Ultimately Fib is simply another tool to help us map price in any given market. In some ways it’s wrong to think in terms of “does Fibonacci work or not?” as that definition depends on how we use Fib in our overall trading strategy. Whichever Fib tool or level of retracement we use, can be made to curve fit previous results. But Fib can also offer up a fascinating prediction as to where markets may be headed after a significant move and there are precious little tools available that may (and we stress “may”) be leading indicators as opposed to lagging, therefore it’s best to use Fib in conjunction with other tools and indicators we may have become familiar and proficient with.

Fib is to a degree self-fulfilling and many traders using it at institutional level help to propagate the self-fulfilling prophesy aspect. Therefore it can be looked upon as a psychological measurement of the market – hence the significance of the 50% level which actually has no direct relevance to the Fibonacci sequence in nature. When the 50% retracement of a swing is reached the majority of traders might start to flip’ their polarity and their view of where price might be headed.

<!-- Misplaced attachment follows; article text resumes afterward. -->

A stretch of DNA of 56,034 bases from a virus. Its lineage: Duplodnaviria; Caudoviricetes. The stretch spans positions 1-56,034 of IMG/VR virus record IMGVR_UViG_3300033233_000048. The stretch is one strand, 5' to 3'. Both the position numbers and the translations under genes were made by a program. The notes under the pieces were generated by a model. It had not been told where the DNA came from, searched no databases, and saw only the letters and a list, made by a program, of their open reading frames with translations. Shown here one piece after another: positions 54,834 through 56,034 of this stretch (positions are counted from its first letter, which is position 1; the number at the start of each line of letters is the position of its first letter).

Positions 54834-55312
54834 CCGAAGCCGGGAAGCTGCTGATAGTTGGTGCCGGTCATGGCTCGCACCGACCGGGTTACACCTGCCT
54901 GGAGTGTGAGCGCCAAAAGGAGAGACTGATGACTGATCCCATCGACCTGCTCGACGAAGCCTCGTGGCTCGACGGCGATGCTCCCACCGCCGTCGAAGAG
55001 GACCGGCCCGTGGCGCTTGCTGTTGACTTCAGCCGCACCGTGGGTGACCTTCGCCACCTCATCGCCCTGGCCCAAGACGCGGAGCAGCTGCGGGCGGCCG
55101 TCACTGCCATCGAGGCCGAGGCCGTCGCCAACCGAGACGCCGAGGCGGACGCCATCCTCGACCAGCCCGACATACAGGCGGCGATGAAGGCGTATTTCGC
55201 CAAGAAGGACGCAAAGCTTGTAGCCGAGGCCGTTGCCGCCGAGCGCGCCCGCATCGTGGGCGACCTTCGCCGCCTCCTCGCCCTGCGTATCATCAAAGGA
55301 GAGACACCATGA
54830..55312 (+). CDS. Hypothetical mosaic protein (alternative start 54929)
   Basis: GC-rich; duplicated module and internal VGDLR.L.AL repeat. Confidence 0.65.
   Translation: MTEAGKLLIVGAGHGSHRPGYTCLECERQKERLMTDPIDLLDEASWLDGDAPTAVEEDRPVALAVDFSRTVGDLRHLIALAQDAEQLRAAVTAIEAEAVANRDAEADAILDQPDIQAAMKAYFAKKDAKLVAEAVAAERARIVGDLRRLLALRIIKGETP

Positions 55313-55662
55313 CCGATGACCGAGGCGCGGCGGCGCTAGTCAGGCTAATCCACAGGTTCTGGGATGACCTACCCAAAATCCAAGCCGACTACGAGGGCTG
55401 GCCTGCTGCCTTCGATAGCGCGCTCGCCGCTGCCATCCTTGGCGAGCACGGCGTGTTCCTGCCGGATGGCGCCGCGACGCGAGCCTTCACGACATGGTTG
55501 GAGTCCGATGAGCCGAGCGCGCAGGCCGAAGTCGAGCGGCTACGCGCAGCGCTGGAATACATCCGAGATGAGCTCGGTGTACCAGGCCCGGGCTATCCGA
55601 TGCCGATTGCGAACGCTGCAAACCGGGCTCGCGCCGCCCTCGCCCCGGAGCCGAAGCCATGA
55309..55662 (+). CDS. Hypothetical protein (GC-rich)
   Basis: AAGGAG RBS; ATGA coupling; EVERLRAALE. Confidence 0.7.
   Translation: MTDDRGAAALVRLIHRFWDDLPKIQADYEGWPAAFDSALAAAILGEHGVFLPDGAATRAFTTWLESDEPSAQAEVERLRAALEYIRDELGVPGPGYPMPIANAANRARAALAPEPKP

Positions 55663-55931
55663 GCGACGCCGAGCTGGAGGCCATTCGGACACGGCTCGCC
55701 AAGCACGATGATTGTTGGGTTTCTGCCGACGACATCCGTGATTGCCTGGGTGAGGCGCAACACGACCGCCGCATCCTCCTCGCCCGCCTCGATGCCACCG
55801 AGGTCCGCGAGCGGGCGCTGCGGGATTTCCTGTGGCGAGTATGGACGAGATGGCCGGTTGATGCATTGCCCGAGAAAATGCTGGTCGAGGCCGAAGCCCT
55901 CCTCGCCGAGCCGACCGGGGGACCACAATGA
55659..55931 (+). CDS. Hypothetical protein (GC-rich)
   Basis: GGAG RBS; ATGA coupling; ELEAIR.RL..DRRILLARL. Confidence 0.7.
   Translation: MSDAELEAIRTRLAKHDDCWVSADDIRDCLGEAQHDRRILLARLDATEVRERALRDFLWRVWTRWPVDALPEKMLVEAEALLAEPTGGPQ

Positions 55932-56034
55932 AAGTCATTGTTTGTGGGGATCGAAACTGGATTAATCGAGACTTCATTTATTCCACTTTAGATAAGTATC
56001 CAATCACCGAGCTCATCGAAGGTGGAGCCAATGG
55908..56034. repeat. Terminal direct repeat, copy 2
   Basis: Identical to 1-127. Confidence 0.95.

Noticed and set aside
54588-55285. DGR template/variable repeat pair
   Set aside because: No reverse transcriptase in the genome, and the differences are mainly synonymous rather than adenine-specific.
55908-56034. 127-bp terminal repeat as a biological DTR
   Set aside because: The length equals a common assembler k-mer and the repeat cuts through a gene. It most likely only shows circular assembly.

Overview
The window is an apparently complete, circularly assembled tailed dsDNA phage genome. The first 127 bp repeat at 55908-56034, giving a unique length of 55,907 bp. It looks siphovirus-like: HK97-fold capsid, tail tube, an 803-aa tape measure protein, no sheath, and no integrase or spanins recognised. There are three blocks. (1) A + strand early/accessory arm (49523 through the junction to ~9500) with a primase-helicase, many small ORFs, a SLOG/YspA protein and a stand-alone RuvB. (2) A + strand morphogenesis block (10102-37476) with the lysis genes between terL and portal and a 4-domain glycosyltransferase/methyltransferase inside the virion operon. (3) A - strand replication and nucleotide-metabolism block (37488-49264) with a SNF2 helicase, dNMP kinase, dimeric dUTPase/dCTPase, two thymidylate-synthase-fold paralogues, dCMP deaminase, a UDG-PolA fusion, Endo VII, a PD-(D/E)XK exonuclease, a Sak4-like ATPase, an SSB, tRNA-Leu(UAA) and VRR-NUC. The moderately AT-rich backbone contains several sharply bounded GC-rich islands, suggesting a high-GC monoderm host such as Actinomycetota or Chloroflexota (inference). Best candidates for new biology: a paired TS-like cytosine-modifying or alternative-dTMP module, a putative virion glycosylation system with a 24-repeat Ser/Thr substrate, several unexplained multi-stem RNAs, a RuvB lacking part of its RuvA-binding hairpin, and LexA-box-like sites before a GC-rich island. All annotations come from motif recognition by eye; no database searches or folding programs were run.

Before we go any further it’s as well that we offer up a simple explanation with regards to what Fib is and where it ‘fits in’ in relation to trading.

What is Fibonacci Retracement?